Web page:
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27 Aug 2019

The leaders of Australia’s peak general practice organisations have united to condemn attempts by the Pharmacy Guild of Australia to have pharmacists take over roles traditionally and expertly performed by GPs, including moves to have pharmacists prescribe some scheduled medications.

United General Practice Australia (UGPA) reached unanimous agreement at its recent meeting in Canberra to combine resources, including members spread across Australia, to convince governments to resist any attempts by the Pharmacy Guild to undermine and weaken quality primary health care in Australia.

AMA President Dr Tony Bartone is also the Chair of UGPA. Speaking on behalf of the group, Dr Bartone said patient safety should not be put at risk by the Guild’s relentless push to increase pharmacy profits.

“The Pharmacy Guild must be stopped in its attempts to bully governments into allowing pharmacists to take over the work of doctors,” Dr Bartone said.

“Pharmacists are highly valued members of the health workforce who work well in partnership at the community level with local GPs – but they do not have the skills, expertise, or many years of highly-specialised training to perform the work of GPs.

“Access does not equate to quality care, and these skills are required even when issuing a repeat prescription. UGPA’s focus is on the provision of safe, quality medical and health care and advice for the community.

“The Guild should focus on advocating for its members and for local community pharmacists, not engaging in petty turf wars to increase profits for its pharmacy owner members.

“This proposal by the Pharmacy Guild flies in the face of the safety standards, even as set out in their own guidelines, in relation to the separation of prescribing and dispensing.”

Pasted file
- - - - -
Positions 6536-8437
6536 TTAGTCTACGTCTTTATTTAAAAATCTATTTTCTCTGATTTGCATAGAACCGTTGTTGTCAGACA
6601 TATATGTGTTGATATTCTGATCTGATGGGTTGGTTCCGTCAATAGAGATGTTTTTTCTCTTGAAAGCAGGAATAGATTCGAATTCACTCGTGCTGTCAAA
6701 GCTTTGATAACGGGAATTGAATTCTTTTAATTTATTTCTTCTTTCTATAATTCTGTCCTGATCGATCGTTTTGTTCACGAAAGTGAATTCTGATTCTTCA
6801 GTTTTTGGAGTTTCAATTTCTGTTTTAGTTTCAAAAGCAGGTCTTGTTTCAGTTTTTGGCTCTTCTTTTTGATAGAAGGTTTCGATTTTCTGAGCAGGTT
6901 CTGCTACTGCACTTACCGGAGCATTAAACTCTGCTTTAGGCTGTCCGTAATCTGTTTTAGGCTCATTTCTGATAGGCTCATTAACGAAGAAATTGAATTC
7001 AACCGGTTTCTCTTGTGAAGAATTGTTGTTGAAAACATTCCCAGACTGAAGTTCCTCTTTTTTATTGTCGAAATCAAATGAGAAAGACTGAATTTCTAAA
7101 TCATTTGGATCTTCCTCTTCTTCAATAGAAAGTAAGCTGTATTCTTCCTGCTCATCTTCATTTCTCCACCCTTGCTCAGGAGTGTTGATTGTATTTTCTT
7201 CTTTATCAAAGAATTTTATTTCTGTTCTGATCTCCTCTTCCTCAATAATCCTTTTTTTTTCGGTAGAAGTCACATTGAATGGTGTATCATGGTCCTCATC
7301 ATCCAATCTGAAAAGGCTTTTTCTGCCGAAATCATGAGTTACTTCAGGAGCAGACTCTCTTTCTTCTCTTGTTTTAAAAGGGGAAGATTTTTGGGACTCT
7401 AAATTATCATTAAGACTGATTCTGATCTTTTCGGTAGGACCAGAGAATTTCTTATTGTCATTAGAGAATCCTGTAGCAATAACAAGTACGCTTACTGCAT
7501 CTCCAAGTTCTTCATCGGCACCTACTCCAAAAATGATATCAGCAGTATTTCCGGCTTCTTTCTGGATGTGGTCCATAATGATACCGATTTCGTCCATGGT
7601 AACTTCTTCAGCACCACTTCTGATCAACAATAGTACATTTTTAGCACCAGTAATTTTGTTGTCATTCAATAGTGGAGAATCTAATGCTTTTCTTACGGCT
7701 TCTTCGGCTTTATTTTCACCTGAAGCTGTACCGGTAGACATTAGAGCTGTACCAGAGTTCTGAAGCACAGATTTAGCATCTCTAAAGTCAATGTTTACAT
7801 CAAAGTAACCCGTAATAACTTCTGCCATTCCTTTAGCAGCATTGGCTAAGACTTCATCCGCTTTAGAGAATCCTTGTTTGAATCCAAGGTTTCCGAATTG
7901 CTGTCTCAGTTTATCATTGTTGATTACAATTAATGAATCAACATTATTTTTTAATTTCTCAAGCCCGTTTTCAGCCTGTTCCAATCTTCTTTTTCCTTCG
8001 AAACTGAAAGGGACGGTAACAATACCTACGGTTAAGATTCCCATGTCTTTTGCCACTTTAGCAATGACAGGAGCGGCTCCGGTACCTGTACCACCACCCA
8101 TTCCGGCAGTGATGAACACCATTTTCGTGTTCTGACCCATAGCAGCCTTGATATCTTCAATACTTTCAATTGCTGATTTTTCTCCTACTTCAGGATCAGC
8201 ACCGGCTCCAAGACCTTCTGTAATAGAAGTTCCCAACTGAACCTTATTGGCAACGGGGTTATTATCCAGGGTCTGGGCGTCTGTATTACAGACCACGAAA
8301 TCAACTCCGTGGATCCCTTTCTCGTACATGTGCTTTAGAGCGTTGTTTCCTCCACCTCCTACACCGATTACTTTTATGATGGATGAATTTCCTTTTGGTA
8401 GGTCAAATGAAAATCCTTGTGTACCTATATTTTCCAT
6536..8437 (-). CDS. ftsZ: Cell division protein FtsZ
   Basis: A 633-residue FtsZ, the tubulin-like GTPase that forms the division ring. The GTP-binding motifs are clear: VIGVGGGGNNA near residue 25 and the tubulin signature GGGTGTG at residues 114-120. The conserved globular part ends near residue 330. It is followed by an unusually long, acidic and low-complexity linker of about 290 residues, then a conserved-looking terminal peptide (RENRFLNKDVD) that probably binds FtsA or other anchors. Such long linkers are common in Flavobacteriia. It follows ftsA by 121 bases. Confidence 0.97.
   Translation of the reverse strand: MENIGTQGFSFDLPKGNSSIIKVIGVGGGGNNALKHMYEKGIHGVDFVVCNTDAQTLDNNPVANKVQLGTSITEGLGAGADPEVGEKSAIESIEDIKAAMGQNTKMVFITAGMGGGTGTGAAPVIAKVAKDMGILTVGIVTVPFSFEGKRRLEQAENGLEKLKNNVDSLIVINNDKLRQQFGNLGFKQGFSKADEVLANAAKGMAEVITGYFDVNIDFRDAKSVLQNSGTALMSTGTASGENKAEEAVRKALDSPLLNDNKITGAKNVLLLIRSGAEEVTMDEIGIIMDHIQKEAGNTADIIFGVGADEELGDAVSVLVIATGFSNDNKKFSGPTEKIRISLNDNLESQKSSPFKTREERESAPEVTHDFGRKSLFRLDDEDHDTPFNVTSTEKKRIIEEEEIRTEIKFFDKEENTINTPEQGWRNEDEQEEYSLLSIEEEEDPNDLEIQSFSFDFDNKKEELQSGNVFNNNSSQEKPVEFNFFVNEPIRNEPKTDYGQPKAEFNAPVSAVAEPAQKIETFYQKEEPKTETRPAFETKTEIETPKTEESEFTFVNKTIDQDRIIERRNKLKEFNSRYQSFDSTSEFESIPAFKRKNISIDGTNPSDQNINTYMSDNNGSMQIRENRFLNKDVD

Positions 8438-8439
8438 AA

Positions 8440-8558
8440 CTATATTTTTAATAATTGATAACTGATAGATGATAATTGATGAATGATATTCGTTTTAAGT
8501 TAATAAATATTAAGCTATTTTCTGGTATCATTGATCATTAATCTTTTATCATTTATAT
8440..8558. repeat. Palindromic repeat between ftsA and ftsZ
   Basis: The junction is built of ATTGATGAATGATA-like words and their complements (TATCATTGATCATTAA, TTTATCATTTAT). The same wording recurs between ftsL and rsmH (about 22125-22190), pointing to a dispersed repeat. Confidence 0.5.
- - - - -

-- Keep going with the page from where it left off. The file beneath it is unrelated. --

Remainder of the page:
Dr Adam Coltzau, President of the Rural Doctors Association of Australia (RDAA), said the Guild was spreading misinformation about poor access to doctors in rural and remote areas.

“The Guild’s dishonest claims that supposed reduced access to doctors in rural and remote areas could be addressed by increasing the scope of pharmacy practice are factually incorrect,” Dr Coltzau said.

“There are very few rural towns that have a pharmacy and no doctor. And in smaller rural towns, pharmacies are rarely open after hours, or for any significant time over a weekend.

“Medical practices, even those in rural areas, quarantine appointments for urgent matters each day, and patients are able to take advantage of this service if they need a prescription quickly.

“We understand that running a profitable business in a rural town can be more challenging than in the city, but expanding the pharmacist role into clinical areas in which they aren’t safe to operate is no way to address it. It just puts patients at risk.”

Dr Ewen McPhee, President of the Australian College of Rural and Remote Medicine (ACRRM), said pharmacists working collaboratively with general practitioners was the best and safest model of care.

“Most doctors have a positive and productive relationship with their local pharmacist, and we respect each other’s areas of expertise,” Dr McPhee said.

“Pharmacists can offer a lot when it comes to the management of chronic and complex disease, and in the area of medication safety. A collaborative model where each member is working to their appropriate scope of practice,

rather than a fragmentation of care, is the way to achieve the best patient outcomes.”

The UGPA leaders pledged to work with Federal and State governments to reject the overtures of the highly paid lobbyists employed by the Pharmacy Guild to put pharmacy profits ahead of patient safety.

UGPA is the broadest representation of general practice leaders in Australia, and comprises

representatives from the AMA, RDAA, ACRRM, General Practice

Supervisors Australia (GPSA), and the General Practice Registrars Australia (GPRA).

 

 


Published: 27 Aug 2019